ETU National News
Three days before the US 'Thanks Giving' holiday – one of
the largest electric power corporations in the US, First Energy has
locked out 150 members of the Utility Workers Union of America (UWUA).
This Saturday, September 7, ETU members face a stark choice that will have a profound impact on all of our workplaces, families, and communities.
Talking to members around the country, I have heard many of you complain that you are disillusioned with Australian politics. Whether it’s the negative attacks, the meaningless slogans, or simply the noise of the election campaign, many people have shut off from the Federal Election.
But this election is extremely important for all of us. At its core we all have a choice to use our vote to protect workers rights, or to allow a shift that will give big business even more power.
Our union has a proud history, and through the tireless efforts of thousands of members around the country we have been able to deliver decent wages and conditions, safer workplaces, and vital increases to superannuation to provide a dignified retirement. All this is at risk if Tony Abbott becomes Prime Minister this weekend.
Mr Abbott’s has made it clear that if elected, a Coalition government will follow the agenda of big business, rather than the interests of working people.
Before voting on Saturday, it is vital to remind ourselves, other ETU members, our families and our mates, exactly what Tony Abbott has promised to do if he becomes Prime Minister:
Australian tradies to benefit from Kevin Rudd’s plan to boost local opportunities from major projects
Major victory for apprentices as union campaign wins substantial pay rises, modernising trade training
Unions have celebrated substantial increases to apprentice wages as a major win in their campaign to modernise the apprentice system and make trade training more accessible.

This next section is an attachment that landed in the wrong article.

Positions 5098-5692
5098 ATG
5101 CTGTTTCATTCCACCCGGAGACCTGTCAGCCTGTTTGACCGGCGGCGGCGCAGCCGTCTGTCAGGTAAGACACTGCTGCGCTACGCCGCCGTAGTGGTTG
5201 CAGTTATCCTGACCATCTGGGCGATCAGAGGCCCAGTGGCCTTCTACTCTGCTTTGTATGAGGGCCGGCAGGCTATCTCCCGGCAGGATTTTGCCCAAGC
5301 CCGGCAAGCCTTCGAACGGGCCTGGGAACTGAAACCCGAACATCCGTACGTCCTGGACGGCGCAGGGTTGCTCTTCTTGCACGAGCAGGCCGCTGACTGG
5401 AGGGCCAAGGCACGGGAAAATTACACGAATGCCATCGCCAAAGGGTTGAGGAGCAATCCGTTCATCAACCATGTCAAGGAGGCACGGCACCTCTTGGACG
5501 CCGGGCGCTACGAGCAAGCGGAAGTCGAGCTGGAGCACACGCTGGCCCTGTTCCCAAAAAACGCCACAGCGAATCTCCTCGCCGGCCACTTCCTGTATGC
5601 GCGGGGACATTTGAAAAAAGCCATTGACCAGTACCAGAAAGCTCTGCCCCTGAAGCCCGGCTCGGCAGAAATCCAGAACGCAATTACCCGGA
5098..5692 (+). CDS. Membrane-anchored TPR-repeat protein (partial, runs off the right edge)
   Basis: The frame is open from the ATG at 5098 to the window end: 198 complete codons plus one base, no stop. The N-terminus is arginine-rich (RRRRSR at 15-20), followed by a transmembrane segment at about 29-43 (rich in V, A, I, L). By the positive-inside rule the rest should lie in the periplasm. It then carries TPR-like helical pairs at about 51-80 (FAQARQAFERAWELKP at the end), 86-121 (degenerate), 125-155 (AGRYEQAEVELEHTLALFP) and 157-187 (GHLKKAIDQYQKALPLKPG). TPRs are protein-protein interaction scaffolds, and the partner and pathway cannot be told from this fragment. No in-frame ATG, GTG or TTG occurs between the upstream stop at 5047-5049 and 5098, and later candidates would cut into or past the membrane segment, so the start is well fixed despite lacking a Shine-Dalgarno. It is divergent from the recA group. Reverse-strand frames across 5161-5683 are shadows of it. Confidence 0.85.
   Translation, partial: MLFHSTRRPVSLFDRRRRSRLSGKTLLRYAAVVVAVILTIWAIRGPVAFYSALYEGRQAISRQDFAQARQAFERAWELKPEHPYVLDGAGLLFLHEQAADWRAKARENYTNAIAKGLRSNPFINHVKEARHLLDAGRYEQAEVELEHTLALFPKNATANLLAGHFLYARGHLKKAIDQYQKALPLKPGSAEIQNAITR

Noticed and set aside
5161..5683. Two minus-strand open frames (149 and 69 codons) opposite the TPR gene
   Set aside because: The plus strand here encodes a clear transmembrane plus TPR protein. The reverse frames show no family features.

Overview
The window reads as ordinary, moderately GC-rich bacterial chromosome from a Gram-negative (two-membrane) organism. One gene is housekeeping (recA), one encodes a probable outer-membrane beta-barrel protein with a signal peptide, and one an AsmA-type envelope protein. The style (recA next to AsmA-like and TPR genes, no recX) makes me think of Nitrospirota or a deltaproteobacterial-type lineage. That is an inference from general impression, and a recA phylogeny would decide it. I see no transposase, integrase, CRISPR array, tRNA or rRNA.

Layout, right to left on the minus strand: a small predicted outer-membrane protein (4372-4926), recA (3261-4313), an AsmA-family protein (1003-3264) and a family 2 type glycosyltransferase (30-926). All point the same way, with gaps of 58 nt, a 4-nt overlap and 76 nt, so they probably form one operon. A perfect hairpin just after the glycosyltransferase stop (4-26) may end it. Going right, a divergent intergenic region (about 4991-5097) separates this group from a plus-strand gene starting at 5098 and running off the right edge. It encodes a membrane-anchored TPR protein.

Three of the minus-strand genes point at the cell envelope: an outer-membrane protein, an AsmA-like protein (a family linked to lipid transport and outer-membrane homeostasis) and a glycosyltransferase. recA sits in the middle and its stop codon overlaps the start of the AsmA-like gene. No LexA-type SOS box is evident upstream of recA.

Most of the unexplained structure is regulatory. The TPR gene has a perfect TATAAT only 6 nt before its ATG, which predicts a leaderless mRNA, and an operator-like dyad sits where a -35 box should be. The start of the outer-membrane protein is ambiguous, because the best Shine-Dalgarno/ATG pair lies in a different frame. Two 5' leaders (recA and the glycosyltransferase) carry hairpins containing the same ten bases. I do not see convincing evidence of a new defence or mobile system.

The decision, handed down by Fair Work Australia at 2pm today, will deliver substantial pay increases to apprentices employed in building, electrical contracting, manufacturing and plumbing trades, as well creating higher pay rates for adult apprentices for the first time.
The pay rises will be transitioned over two years, with the wage of:
- a first year apprentice electrician who has completed year 12 jumping from $289 to $398 a week;
- a second year apprentice electrician who has completed year 12 climbing from $376 to $470 a week;
- a first year adult apprentice electrician, aged over 21 when commencing their trade, doubling from $289 to $579 a week;
- a second year adult apprentice electrician, aged over 21 when commencing their trade, leaping from $376 to $622 a week; and
- Third and fourth year adult apprentice electricians, aged over 21 when commencing their trade, moving to the higher of the minimum wage or the junior apprentice rates.
In handing down their joint decision, the Fair Work Commission emphasised that increased apprentice wages were a benefit for both apprentices and employees.
“We consider that such a differential is appropriate in setting a fair and relevant minimum safety net for apprentices and would recognise the benefits of having better educated and potentially more productive young people entering apprenticeships,” their written decision said.
The Electrical Trades Union said the decision had clearly been influenced by independent research — commissioned by the union as part of the Modern Award review process — that identified low pay rates as a major contributor to low retention rates, resulting in almost four in ten apprentices failing to complete their training.